a loop gap between the variable speed sprocket and the constant speed sprocket that is sized based on a difference in film speed between the variable speed sprocket and the constant speed sprocket.
11. The film transport system of claim 10, wherein the at least one registration pin is capable of retracting to a non-engaging position.
12. The film transport system of claim 10, wherein at least one of the variable speed sprocket or the constant speed sprocket is an input feed sprocket and the output drive assembly comprises at least one output sprocket.
13. The film transport system of claim 10, wherein the speed profile of the variable input drive assembly is capable of being adjusted during operation of the film transport system.
14. The film transport system of claim 13, wherein the speed profile of the variable input drive assembly is configured to be changed to accommodate a changing condition of the film.
15. The film transport system of claim 10, wherein the film transport system is capable of transporting film at different frame rates.
16. The film transport system of claim 10, wherein the film transport system is capable of transporting a plurality of film formats.
17. The film transport system of claim 10, wherein a film frame position in the aperture is capable of being adjusted by at least one film perforation increment during operation of the film transport system.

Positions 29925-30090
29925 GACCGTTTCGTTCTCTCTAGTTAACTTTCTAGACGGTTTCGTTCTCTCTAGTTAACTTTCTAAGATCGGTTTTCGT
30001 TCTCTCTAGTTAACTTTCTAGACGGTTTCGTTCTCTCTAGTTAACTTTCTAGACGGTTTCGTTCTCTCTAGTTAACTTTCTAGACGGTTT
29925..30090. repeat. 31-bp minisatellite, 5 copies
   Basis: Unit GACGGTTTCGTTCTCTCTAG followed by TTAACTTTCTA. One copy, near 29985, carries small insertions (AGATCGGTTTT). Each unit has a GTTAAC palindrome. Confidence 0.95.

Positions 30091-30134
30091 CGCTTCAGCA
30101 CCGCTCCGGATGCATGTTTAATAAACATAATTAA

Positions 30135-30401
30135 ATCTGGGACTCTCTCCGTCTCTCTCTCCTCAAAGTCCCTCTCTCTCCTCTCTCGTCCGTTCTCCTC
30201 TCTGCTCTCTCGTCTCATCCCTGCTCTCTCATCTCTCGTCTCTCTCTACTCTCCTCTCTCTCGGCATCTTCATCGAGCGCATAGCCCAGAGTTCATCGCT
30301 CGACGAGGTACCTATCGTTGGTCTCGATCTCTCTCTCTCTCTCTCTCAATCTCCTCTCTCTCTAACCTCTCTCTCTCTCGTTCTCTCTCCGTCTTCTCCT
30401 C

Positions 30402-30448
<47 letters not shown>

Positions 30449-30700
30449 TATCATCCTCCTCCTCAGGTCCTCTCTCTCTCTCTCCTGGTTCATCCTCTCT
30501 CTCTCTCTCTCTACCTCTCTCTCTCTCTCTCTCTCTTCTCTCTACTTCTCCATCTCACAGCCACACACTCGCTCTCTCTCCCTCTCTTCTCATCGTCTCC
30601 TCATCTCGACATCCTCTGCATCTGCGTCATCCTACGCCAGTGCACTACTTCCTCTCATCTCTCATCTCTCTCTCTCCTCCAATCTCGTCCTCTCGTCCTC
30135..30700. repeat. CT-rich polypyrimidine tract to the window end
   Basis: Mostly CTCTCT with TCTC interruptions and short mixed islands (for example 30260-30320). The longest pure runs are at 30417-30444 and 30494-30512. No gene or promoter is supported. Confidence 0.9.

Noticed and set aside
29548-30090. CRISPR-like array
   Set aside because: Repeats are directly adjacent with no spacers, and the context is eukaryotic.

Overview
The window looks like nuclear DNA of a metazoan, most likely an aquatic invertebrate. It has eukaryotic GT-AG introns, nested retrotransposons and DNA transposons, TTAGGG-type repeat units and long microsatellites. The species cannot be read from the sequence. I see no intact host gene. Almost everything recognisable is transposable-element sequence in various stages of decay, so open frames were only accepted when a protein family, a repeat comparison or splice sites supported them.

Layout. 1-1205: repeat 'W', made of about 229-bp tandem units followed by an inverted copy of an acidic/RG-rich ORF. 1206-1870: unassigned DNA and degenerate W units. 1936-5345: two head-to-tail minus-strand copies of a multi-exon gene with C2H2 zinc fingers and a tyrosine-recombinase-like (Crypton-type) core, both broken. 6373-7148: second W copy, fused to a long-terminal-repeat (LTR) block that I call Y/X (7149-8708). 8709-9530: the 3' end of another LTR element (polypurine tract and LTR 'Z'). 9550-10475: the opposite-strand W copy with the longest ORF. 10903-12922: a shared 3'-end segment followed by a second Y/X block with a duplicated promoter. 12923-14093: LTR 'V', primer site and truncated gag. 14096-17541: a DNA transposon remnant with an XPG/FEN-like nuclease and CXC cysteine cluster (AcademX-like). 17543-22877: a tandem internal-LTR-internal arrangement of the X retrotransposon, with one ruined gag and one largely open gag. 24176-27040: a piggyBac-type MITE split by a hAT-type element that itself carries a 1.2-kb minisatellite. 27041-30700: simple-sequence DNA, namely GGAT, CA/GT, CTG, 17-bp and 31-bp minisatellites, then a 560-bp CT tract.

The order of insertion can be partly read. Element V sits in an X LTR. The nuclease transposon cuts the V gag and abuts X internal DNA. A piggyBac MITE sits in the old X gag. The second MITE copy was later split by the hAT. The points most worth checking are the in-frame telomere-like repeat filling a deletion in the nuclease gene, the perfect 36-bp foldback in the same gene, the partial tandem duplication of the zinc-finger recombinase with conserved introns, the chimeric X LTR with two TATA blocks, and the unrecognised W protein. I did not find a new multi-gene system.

18. The film transport system of claim 10, further comprising an air jet system comprising:
an airflow tip for directing air;
at least one air guide surface;
a valve for controlling the flow of air through the air flow tip, wherein the air from the air flow tip is directed at least in part by the air guide surface onto the film to prevent at least in part longitudinal bending of the film during the formation of the film loop.
19. The film transport system of claim 10, wherein the rotor has a radius that is less than a curvature of a film support surface of the aperture and a center of the rotor is in line with an aperture optical axis center line, and wherein the at least one registration pin extends beyond an outer peripheral surface of the rotor.
20. The film transport system of claim 10, wherein the controller is configured for reducing a force with which the at least one perforation in the film impacts the least one registration pin.
21. A method of auto loading film in a film transport system, comprising:
engaging the film with an input drive assembly;